ATLANTA -- Tom Izzo, who guided Michigan State to the NCAA championship, has talked with the Atlanta Hawks about their coaching job and reportedly is considering an offer to replace Lenny Wilkens.
The Atlanta Journal-Constitution reported Thursday that the Hawks offered Izzo a five-year contract worth more than $15 million and expect his decision by the end of the week.
Michigan State spokesman John Lewandowski said Izzo received permission from school president Peter McPherson to talk with the Hawks, who have been searching for a coach since Wilkens resigned under pressure April 24.
"This shouldn't come as a great surprise to anyone because of the great success we've had the last three years," Lewandowski said. "We understand that goes with the territory."
Izzo was on a Caribbean cruise this week with his family. He is scheduled to return to East Lansing, Mich., on Sunday, Lewandowski said.
Wilkens, the winningest coach in NBA history, resigned after seven seasons with the Hawks. The team missed the playoffs for the first time in eight years and struggled to its worst record (28-54) since moving to Atlanta in 1968.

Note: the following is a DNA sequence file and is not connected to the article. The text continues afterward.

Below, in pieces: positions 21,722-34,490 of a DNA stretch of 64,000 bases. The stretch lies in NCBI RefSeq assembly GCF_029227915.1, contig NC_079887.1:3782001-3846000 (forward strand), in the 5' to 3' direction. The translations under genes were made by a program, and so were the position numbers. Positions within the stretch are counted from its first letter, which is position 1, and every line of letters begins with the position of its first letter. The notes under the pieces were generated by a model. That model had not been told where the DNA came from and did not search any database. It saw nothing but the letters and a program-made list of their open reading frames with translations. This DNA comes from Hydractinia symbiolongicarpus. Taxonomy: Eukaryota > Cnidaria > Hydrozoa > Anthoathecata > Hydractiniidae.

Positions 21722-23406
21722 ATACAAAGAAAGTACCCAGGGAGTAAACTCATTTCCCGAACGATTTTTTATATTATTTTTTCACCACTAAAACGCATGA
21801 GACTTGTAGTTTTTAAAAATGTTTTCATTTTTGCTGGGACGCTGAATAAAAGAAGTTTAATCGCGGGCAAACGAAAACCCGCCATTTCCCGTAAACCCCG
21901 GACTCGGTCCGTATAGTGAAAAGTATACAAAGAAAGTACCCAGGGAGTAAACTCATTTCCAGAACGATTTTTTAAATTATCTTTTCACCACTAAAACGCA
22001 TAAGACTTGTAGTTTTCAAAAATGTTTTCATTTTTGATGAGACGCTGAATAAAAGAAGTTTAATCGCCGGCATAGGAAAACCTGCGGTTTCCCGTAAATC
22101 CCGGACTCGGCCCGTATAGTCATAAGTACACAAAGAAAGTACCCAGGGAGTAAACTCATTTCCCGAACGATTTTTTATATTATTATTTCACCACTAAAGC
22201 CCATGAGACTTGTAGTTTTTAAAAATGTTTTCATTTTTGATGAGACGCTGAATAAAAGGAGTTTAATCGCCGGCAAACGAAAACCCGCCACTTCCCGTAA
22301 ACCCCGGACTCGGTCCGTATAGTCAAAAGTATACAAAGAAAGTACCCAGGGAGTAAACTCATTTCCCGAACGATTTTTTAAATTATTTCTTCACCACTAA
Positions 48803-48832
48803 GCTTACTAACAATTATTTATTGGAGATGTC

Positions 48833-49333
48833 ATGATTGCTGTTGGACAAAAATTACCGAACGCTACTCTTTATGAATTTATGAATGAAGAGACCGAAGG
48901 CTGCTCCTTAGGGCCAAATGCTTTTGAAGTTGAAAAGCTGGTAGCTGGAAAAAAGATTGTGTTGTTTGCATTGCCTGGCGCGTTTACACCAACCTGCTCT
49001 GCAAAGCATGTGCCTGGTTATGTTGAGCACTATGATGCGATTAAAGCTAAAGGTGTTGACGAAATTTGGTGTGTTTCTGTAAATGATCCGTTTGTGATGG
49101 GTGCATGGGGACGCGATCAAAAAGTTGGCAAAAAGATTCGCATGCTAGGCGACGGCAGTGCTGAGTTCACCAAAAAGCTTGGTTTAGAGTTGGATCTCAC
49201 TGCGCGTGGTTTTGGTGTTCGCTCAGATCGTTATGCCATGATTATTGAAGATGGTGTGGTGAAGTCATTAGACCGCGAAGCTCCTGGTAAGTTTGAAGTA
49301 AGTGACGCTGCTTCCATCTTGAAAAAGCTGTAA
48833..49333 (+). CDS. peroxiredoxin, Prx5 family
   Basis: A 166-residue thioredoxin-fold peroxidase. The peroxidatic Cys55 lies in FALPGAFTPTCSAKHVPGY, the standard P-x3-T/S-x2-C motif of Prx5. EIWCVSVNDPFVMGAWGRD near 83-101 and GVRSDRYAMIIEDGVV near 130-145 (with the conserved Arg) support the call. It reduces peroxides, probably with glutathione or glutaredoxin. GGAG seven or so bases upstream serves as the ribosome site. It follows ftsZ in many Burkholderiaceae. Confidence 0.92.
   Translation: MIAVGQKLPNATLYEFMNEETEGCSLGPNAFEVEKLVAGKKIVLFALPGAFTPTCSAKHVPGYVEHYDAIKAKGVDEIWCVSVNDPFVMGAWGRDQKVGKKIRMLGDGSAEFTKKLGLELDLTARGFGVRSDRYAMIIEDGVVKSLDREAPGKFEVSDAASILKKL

Izzo has a 120-48 record in five seasons as coach, including three straight Big Ten titles and consecutive appearances in the Final Four. Izzo, who was making about $850,000 a year, recently agreed to a new five-year, roll-over contract that would be worth $1.1 million annually, plus bonuses.
Hawks general manager Pete Babcock said the team would not comment on its coaching search. In the past, he has described his ideal candidate.
"We're looking for energy," Babcock said. "We're looking for someone who can provide specific direction. We're looking for someone who is committed to player development. We're looking for someone who can relate to the players."
Izzo, who grew up watching men carry lunch buckets on their way to work in the ore mines of Michigan's Upper Peninsula, had a special relationship with his players because of the ability to mesh his blue-collar background with a fine-tuned sense of humor.
"My players have a partnership in this team," he said during the Final Four. "It's not a dictatorship."
With a team that started three seniors and two juniors, Izzo was willing to let his players suggest plays at crucial times.
The Hawks have six players who are 25 and younger and will get at least a top-eight draft pick this year. In addition, the team is likely to have more than $10 million in salary cap room to pursue a prominent free agent in 2001.
Only one college coach has won an NCAA title and left the next season for the NBA. Larry Brown moved to San Antonio in 1988 after leading Kansas to a national championship.